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Margaret Cliff, Katherine Sanford, Wendy Wismer and Cheryl Hampson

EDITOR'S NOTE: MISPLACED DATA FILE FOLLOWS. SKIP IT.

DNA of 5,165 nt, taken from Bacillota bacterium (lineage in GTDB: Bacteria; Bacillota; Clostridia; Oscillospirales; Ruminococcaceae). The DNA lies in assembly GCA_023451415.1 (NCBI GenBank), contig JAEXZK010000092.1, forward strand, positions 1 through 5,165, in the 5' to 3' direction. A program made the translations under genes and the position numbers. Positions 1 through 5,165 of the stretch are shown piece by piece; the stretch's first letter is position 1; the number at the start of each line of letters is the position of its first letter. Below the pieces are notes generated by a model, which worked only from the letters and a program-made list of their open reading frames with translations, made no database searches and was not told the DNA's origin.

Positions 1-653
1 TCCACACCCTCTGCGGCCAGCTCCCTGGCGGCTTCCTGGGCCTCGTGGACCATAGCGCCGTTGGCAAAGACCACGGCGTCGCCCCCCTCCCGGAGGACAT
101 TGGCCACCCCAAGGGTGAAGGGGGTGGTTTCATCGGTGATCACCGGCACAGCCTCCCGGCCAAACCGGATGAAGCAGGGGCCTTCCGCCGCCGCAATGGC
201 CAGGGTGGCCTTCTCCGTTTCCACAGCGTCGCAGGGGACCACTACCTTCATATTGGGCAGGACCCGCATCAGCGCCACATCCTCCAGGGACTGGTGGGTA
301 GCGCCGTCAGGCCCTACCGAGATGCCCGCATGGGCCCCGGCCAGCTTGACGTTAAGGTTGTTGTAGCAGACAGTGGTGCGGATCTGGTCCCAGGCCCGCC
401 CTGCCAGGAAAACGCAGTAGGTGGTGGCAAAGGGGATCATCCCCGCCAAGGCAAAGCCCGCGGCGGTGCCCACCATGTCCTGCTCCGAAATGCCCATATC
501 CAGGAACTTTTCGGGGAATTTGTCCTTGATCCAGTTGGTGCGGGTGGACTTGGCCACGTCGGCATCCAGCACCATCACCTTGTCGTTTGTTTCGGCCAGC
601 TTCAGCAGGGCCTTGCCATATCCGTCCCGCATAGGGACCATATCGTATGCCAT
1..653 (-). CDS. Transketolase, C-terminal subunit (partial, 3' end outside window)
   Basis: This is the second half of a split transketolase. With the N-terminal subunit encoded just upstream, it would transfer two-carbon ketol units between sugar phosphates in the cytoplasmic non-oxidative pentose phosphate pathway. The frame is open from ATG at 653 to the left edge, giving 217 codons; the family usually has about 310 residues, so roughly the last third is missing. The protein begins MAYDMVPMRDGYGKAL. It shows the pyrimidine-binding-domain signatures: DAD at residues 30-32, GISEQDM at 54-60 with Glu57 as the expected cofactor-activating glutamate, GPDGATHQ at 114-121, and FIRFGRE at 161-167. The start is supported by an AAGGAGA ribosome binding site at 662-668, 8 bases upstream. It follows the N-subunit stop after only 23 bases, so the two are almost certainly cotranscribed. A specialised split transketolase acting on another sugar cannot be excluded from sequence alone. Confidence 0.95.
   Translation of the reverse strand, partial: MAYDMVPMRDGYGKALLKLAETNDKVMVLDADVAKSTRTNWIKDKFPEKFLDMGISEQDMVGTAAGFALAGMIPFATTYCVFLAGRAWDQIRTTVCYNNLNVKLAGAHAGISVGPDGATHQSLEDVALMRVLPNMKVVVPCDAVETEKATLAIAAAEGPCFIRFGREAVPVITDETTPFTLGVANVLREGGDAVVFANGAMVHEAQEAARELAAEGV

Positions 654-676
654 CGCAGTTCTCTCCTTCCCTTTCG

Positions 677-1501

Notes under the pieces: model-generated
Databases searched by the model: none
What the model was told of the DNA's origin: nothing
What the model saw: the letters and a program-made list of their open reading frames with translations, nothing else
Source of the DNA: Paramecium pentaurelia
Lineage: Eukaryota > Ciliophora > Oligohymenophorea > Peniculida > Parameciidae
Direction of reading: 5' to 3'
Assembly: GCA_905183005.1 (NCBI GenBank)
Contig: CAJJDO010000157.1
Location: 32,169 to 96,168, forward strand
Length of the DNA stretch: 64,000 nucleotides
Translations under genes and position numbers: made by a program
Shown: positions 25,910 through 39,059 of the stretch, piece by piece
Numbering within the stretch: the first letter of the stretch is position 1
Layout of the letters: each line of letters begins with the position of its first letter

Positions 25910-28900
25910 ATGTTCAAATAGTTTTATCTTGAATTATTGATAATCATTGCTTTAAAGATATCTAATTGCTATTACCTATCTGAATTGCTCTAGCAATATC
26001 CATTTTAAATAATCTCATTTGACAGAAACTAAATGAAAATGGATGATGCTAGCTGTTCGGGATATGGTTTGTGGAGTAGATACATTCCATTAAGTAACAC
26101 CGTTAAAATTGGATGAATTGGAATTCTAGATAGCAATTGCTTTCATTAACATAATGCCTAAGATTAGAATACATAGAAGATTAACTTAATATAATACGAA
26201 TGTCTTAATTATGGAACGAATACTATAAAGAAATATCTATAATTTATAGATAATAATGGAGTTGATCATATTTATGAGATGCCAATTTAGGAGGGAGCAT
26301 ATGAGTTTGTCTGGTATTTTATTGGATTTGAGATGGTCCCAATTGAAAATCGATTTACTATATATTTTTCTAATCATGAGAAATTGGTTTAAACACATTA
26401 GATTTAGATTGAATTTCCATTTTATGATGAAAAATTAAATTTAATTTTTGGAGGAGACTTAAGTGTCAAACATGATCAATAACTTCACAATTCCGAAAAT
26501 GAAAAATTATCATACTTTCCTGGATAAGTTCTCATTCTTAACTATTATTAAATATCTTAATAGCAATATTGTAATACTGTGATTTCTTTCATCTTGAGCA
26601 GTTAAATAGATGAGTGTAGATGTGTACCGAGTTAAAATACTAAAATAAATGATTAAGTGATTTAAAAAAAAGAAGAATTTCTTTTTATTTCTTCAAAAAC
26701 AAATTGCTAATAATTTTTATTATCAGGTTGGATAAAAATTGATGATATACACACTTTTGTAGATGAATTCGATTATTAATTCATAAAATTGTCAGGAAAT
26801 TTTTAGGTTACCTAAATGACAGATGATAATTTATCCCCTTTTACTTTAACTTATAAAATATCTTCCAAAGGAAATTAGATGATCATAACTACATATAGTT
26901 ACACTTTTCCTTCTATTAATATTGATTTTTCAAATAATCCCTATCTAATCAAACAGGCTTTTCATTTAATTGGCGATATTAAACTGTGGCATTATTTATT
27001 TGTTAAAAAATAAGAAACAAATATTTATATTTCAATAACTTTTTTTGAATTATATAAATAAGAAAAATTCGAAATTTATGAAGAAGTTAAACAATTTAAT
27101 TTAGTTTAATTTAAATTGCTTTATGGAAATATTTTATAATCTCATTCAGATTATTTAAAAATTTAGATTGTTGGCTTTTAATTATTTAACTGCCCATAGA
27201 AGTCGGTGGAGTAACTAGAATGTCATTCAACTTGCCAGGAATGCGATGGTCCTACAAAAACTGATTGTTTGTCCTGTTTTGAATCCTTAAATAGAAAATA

This research used digital images to explore some of the factors responsible for consumer preference of visual characteristics of apples (Malus ×domestica Borkh.). The images systematically varied in color and shape (Expt. A: 9 images) and type, shape, and background color (Expt. B: 10 images), while keeping apple size constant. Visual assessments of the apple images were collected from 144 consumers (Expt. A) and 165 consumers (Expt. B) in British Columbia (BC), Nova Scotia (NS), and New Zealand (NZ) using balanced incomplete block designs. Canadian consumers (BC and NS) preferred red apples over green or yellow. NZ consumers liked equally red and green apples, and preferred both to yellow apples. At all locations, consumers in Expt. A significantly preferred round and conical shaped apples to oblong apples. When the combined effects of type, shape, and background color were evaluated, NZ consumers rated the striped, round apples the highest, and least preferred both round and oblong, blush-type apples with yellow backgrounds. NS consumers tended to prefer blush apples regardless of type and background color, and BC consumers were more accepting of a range of apple types, shapes, and background colors.